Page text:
The Red Hand Defenders were formed in 1998 by loyalists who opposed the Belfast Agreement and the loyalist ceasefires. The group claimed responsibility for a blast bomb attack on September 7, 1998 that killed a policeman, and since then they have killed nine others – most notably human rights lawyer Rosemary Nelson on March 15, 1999.

Red Hand Defenders Downpatrick @ the Review of the #36thUlsterDivision #100years

— Band Parades (@BandParades) May 9, 2015

This is not the first time that controversy has arisen about Cork supporters flying the flag.

Confederate flag to be banned from Cork games

In 2004, calls for the Confederate flag to be banned from Cork games led nowhere, with the Cork County Board claiming fans were unaware of its history and connotations.

The campaign against the flag was led by the Socialist Workers Party.

“We know the [Cork] county colors are red and white but it’s unfortunate one of the flags being flown is the Confederate flag from America,” Joe Moore, then the SWP Cork spokesman, told at the time.

“It represents the promotion of racism and slavery, but Ireland is a multi-cultural society and such symbols should not be on display.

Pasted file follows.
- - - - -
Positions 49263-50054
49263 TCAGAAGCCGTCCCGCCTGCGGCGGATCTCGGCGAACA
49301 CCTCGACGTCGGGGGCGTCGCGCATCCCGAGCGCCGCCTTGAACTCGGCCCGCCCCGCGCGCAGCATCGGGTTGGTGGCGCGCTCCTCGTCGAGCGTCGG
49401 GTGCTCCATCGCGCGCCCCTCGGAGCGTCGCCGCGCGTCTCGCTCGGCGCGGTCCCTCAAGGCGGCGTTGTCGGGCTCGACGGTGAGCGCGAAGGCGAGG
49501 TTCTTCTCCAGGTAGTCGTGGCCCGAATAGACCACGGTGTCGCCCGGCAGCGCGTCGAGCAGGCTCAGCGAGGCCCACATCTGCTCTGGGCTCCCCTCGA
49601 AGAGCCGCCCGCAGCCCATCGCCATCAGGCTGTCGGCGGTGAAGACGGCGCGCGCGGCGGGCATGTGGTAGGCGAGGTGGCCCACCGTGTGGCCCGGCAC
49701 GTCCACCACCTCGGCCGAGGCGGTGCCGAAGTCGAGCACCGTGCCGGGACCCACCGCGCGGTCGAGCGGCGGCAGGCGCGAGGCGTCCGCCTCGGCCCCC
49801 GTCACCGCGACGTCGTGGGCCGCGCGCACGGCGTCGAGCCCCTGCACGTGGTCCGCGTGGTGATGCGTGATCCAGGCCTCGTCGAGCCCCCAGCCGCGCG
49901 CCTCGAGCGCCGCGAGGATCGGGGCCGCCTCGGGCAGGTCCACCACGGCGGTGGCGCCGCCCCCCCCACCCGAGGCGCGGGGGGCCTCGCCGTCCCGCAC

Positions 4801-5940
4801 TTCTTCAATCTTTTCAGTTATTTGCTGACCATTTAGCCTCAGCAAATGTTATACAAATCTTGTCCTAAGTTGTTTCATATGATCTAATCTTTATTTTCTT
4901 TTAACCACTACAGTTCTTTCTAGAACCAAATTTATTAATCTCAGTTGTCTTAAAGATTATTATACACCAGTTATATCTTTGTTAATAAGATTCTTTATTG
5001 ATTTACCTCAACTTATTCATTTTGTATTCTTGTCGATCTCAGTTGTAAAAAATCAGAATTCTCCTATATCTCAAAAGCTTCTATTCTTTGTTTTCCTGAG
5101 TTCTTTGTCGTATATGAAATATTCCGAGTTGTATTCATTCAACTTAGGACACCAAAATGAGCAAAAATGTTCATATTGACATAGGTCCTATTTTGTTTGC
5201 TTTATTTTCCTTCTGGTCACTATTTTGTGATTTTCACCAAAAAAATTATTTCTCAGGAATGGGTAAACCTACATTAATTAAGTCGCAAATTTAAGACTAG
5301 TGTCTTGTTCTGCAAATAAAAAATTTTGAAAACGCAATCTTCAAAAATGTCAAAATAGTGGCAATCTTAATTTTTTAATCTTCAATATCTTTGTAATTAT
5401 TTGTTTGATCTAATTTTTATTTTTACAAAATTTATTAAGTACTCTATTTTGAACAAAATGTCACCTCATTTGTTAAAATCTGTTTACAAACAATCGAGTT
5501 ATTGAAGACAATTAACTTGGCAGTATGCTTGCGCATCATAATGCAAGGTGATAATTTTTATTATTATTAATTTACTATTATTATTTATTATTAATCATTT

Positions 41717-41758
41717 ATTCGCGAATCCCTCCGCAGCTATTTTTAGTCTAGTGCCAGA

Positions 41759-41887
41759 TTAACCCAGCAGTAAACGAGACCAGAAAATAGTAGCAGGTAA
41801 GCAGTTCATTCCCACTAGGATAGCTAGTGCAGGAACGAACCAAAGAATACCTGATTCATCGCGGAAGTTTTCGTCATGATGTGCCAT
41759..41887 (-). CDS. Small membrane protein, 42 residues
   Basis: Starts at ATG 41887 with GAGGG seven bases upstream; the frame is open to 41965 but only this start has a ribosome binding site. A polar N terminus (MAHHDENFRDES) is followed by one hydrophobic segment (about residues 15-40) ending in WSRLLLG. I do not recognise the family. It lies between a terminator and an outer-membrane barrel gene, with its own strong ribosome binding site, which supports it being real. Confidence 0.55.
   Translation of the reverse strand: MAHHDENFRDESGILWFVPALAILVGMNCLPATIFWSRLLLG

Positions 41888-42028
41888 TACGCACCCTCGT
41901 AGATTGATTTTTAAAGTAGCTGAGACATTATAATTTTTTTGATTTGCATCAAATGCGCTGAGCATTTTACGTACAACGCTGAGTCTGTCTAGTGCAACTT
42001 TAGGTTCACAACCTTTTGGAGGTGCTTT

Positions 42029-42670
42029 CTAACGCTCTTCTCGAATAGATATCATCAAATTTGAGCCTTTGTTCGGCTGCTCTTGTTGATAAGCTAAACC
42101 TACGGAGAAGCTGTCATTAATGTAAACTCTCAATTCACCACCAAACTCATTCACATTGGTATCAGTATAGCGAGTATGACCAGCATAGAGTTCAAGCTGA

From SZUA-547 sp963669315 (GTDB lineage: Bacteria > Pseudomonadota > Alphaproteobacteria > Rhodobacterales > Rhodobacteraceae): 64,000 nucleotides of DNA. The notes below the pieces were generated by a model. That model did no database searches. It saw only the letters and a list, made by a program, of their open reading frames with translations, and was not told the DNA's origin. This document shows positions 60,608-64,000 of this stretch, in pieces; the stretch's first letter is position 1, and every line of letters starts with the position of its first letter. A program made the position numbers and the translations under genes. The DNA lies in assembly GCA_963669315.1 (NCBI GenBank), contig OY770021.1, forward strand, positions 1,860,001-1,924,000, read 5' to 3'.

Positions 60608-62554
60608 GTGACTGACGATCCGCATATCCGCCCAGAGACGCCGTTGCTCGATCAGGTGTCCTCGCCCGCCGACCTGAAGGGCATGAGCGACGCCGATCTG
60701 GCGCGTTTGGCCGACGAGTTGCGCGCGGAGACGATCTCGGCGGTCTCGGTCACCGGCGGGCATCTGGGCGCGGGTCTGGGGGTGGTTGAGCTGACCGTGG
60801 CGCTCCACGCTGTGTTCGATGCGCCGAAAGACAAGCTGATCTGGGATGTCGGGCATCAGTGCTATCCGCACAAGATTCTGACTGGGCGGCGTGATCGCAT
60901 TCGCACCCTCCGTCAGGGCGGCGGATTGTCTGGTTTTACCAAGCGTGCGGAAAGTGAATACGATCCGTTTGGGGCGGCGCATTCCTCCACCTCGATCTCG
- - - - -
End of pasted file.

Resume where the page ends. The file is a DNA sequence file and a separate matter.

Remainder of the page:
“Cork is the Rebel County, but the name comes from the fight for national independence. The rebel flag comes from a totally different context where people in the US were protecting slavery.”

However, the county board argues that fans had latched on to the flag simply because of its colors and were therefore not at fault.

“It’s ridiculous, the flag’s just red and white. Our fans also wave the Japanese rising sun flag, the Canadian flag, the Ferrari flag, but they mean nothing except for the colors,” Mick Dolan, then vice-chairman of the county board at the time, told

“I don’t think the people waving the Confederate flag even know what it stands for and it would certainly not be my place to tell them what flags to use.”

The flag is widely used by Loyalist groups in Northern Ireland and often flies alongside Nazi flags and Union Jacks

Aogan O Fearghail when president of the GAA has been on the record as opposing the Cork supporters waving the flag. “The Confederate flag is not a flag I personally would be comfortable with,” he said on Tuesday, according to

“I wouldn’t be comfortable with a Nazi symbol,” he added “it also has red.”

This image should be affixed to the forehead of every #Cork GAA fan who plans on waving a confederate flag at a match

— KestrelTurbo (@KestrelTurbo) August 13, 2017

Ó Fearghail speculated that it would not be possible to search the flags of every match attendee and instead asked Cork fans to consider the message waving the Confederate flag could send.

“Certainly anything racist is against our rules,” he said.

“If people wave flags and one flag is taken away and one isn’t, that will always cause unrest.

“It would be nice if people took personal responsibility and did a little investigation themselves as to what their banner means.”